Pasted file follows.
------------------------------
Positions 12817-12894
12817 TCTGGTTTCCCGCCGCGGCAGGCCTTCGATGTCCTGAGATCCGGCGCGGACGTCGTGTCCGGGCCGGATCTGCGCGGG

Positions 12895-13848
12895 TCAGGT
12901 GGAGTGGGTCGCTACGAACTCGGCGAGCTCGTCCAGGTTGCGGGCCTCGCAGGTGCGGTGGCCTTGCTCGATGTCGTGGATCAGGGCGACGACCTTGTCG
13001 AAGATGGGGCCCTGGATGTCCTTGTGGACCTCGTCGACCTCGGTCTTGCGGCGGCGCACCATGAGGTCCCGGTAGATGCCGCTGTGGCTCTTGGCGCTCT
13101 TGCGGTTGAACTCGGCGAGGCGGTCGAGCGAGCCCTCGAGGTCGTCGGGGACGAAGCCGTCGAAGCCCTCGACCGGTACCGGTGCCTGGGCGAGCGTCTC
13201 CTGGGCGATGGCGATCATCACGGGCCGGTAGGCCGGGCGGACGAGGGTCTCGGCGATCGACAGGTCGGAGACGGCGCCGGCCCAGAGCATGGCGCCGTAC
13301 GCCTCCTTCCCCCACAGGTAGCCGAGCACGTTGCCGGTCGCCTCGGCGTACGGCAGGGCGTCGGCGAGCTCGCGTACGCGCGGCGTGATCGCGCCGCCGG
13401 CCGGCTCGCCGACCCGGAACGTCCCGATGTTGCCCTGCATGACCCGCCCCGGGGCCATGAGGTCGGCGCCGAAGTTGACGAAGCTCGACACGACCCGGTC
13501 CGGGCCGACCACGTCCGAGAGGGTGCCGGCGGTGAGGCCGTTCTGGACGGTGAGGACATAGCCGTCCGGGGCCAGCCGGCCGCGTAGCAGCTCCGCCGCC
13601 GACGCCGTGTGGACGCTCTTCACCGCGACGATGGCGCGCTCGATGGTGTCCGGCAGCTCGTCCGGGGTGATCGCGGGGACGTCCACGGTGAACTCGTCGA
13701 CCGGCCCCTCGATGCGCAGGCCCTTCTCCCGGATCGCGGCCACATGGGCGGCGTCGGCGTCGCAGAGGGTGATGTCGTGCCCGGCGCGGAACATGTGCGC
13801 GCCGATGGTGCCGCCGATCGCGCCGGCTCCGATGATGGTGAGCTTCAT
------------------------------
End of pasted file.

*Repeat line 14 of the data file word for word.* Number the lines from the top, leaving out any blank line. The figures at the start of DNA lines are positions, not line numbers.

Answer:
13801 GCCGATGGTGCCGCCGATCGCGCCGGCTCCGATGATGGTGAGCTTCAT